ISA 100.11a wireless demonstration project in operation
Wireless system installed at Arkema chemical plant seeks to prove device and infrastructure interoperability using equipment from multiple vendors operating under same standard.
New technologies are typically launched with a demonstration project that puts the equipment to work in a real-life plant environment. In what may be one of the fastest deployment projects, the ISA 100.11a Wireless Compliance Institute (WCI) has completed an installation of a fully operational wireless instrumentation network following the new standard at the Arkema organic peroxide plant in Crosby, TX .
This project is already operating, even though the standard was ratified less than a month ago . It involves a group of specific monitoring points in the plant that were either inadequately instrumented or where the company wants to expand coverage. According to WCI, the devices are deployed in several areas:
• 500,000 gal. firewater tank: Wireless level sensor ensures firewater tank is full at all times;
• Cold storage: Wireless temperature and door sensors provide central reporting of exception conditions at cold storage warehouses;
• Wastewater tank: There is a wired level sensor on a wastewater tank that feeds its values into a satellite control room close to the tank, but not the central control room. To provide central visibility to this information, an ISA100.11a adaptor sends the data to the central control room; and
• Gas sensor: A single wireless SO2 sensor was installed alongside an existing wired sensor. Following successful pilot, wireless gas sensing can be expanded.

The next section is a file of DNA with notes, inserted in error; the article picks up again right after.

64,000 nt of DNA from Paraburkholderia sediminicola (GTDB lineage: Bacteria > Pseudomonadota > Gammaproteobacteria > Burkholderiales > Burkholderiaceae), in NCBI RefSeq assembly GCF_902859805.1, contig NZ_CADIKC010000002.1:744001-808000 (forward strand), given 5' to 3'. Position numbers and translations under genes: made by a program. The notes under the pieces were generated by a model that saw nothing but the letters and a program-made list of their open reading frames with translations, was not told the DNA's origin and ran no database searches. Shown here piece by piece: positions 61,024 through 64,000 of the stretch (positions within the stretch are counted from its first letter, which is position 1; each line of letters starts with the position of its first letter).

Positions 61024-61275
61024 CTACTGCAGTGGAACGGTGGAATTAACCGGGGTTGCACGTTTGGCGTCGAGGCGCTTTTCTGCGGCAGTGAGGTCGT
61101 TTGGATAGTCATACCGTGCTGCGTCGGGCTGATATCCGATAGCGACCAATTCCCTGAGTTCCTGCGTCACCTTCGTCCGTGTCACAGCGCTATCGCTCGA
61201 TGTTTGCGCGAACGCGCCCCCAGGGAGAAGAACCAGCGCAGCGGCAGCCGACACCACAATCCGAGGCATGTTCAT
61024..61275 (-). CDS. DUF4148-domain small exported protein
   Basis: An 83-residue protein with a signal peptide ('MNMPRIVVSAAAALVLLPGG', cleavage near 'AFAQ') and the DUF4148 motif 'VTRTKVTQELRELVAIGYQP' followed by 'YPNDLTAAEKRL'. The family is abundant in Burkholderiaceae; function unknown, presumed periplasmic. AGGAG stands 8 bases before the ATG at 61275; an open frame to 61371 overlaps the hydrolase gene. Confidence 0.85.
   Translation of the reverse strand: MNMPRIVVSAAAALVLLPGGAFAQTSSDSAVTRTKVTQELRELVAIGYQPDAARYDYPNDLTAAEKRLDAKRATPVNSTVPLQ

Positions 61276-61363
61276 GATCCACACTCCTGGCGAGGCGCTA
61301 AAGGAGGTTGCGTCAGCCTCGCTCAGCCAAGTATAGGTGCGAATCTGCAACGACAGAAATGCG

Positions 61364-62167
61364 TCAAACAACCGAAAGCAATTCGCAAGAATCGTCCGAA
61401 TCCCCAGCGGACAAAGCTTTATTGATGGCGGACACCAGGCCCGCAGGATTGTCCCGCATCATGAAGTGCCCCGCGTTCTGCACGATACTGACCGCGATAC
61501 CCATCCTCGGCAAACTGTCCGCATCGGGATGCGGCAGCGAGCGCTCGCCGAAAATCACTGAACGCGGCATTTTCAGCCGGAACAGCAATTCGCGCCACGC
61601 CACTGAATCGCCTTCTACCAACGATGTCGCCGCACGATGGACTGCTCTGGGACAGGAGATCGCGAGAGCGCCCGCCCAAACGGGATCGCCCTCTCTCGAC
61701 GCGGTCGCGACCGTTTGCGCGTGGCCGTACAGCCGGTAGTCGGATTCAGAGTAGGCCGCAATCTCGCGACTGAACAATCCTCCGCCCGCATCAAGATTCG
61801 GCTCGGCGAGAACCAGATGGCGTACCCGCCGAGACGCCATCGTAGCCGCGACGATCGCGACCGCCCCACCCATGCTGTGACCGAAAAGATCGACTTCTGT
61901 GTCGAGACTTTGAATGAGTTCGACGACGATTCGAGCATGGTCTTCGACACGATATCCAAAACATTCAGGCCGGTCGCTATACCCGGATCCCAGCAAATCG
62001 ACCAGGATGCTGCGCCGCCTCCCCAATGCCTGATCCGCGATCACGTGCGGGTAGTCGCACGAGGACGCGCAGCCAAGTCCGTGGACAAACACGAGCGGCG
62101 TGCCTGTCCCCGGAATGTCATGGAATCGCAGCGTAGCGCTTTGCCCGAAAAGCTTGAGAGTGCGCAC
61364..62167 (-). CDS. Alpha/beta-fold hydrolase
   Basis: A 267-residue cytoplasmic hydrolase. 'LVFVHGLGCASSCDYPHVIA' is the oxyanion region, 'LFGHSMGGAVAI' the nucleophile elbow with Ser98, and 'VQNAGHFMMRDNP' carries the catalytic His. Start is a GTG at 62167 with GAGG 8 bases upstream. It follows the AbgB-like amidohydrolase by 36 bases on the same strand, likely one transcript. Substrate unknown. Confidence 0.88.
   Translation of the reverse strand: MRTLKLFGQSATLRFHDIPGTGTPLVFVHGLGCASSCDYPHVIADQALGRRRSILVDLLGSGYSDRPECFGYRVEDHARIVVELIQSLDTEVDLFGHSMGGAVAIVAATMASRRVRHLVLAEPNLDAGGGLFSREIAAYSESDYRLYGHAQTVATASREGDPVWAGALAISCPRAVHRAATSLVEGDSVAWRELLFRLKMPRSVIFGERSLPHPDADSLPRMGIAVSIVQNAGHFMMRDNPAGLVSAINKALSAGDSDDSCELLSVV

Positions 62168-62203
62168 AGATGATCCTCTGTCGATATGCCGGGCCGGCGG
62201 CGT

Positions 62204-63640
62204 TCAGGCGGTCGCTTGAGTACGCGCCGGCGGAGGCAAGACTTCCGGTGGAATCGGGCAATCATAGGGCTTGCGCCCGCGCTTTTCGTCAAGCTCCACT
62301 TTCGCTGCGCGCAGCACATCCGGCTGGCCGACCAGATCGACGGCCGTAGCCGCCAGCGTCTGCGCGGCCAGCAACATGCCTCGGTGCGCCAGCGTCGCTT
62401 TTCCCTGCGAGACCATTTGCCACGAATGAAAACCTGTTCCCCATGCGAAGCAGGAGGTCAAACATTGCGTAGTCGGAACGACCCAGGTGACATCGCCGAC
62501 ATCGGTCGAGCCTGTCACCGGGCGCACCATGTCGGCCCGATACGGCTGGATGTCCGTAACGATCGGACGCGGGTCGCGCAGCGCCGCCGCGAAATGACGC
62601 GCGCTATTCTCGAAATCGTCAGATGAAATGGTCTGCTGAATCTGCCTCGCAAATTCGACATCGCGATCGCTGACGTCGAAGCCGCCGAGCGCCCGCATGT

In many respects, the specific applications of the devices themselves are not as important as what the project demonstrates. The point that WCI is trying to prove is that ISA 100.11a can be a multi-vendor platform with full interoperability. The devices in this case are made by Honeywell, Yokogawa, and Gastronics, with the wireless infrastructure provided by Honeywell and Nivis. WCI members make the point that while these individual devices were essentially hand made, the communication stacks and testing tools were already complete before the final ratification, so the transmitters were tested and are fully compliant with the standard.
The companies participating in the demonstration wanted to make sure that the system showed all the critical operational elements, including device level meshing. 11a is designed to be a one-hop topology, although devices can send signals through the mesh if a direct connection with the gateway is not possible at any given time. Working with Arkema, the participants had to create a barrier using some strategically placed steel shipping containers, but the system responded as expected and routed the transmission around the impediment.
At present, the wireless devices feed into a separate monitoring point, but Arkema expects to integrate them fully into its main control architecture as well as adding more devices as they become available.
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-Edited by Peter Welander, process industries editor, PWelander@cfemedia.com,
Control Engineering Process Instrumentation & Sensors Monthly
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